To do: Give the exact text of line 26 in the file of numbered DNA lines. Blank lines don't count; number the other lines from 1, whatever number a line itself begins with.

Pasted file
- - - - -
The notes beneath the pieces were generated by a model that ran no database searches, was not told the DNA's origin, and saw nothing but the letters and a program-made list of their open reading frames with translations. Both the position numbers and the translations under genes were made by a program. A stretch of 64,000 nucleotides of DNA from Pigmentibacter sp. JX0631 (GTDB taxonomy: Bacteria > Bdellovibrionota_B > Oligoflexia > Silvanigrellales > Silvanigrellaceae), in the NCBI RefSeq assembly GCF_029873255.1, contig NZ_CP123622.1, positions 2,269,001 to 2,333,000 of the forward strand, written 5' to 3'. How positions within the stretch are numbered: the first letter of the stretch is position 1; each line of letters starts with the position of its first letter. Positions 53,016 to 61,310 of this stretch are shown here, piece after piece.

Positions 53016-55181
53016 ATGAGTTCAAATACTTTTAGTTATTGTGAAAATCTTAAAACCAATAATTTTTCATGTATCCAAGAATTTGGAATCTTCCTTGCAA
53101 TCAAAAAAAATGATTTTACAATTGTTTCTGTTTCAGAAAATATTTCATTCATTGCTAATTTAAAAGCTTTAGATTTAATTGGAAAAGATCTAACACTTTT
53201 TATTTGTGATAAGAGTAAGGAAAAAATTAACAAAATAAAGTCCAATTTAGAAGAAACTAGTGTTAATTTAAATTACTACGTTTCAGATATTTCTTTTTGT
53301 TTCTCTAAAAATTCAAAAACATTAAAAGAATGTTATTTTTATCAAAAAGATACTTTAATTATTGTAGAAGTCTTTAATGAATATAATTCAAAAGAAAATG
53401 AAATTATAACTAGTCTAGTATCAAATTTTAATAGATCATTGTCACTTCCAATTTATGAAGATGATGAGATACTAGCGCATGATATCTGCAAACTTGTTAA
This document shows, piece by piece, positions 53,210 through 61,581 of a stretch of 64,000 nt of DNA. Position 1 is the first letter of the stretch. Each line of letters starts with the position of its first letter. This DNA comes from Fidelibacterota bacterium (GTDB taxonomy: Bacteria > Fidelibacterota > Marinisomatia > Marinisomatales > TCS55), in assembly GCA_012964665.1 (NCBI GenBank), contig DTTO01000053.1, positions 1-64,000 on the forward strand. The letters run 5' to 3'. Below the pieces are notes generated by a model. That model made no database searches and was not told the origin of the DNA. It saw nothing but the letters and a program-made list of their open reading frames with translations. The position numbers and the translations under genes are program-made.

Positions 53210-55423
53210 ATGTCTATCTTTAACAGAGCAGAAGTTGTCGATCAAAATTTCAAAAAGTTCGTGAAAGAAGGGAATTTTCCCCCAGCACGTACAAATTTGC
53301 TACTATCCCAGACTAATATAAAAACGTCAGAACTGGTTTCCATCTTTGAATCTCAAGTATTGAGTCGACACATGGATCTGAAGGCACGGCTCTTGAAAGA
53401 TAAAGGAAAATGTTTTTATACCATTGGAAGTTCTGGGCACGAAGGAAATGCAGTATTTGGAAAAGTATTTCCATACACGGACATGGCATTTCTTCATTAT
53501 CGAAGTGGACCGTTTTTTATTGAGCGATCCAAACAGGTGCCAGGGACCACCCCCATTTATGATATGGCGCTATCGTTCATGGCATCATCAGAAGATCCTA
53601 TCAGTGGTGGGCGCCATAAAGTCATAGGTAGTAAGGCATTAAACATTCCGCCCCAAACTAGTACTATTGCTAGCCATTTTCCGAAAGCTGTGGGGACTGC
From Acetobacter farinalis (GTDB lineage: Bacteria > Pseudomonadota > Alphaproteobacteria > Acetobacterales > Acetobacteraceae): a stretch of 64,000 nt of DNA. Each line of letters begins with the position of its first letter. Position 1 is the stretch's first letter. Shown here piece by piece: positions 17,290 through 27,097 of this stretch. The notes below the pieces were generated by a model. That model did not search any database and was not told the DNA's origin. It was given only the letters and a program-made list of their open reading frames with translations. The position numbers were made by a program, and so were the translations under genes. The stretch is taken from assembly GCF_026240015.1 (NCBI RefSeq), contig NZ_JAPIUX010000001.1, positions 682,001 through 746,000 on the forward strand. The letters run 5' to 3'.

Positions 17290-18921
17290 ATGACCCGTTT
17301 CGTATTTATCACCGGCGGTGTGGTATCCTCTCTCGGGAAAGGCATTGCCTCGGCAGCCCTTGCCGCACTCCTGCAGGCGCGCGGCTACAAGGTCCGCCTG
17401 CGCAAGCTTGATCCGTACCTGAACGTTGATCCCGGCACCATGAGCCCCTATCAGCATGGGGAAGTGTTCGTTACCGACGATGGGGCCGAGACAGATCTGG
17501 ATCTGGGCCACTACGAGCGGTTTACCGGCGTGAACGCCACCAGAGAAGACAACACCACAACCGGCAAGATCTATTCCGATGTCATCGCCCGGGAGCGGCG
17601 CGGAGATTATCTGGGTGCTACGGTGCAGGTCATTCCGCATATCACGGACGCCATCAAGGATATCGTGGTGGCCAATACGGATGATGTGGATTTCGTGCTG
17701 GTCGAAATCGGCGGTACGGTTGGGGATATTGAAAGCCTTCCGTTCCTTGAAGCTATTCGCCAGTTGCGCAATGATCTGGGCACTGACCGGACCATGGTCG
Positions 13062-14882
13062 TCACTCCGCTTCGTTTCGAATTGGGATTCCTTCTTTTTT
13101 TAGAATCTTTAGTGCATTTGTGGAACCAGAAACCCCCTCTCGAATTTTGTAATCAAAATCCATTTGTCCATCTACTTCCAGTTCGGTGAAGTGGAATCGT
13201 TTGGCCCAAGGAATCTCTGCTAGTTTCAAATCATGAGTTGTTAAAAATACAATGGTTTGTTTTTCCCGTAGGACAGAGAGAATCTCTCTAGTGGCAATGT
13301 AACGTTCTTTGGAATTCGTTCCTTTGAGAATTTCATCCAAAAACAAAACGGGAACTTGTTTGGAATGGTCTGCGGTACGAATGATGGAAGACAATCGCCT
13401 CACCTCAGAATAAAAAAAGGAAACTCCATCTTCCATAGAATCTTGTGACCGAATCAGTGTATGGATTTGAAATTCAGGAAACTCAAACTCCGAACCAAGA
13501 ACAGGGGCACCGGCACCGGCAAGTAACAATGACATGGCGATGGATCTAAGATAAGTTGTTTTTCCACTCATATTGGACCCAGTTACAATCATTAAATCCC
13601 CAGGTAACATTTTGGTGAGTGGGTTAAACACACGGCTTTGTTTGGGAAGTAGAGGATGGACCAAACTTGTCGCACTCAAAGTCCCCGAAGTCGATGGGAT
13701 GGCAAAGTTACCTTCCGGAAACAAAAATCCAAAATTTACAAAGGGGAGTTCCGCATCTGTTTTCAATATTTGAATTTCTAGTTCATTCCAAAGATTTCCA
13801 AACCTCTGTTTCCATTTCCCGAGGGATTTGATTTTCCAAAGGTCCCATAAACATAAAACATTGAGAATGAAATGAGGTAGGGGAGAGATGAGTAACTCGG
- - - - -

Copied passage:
13201 TTGGCCCAAGGAATCTCTGCTAGTTTCAAATCATGAGTTGTTAAAAATACAATGGTTTGTTTTTCCCGTAGGACAGAGAGAATCTCTCTAGTGGCAATGT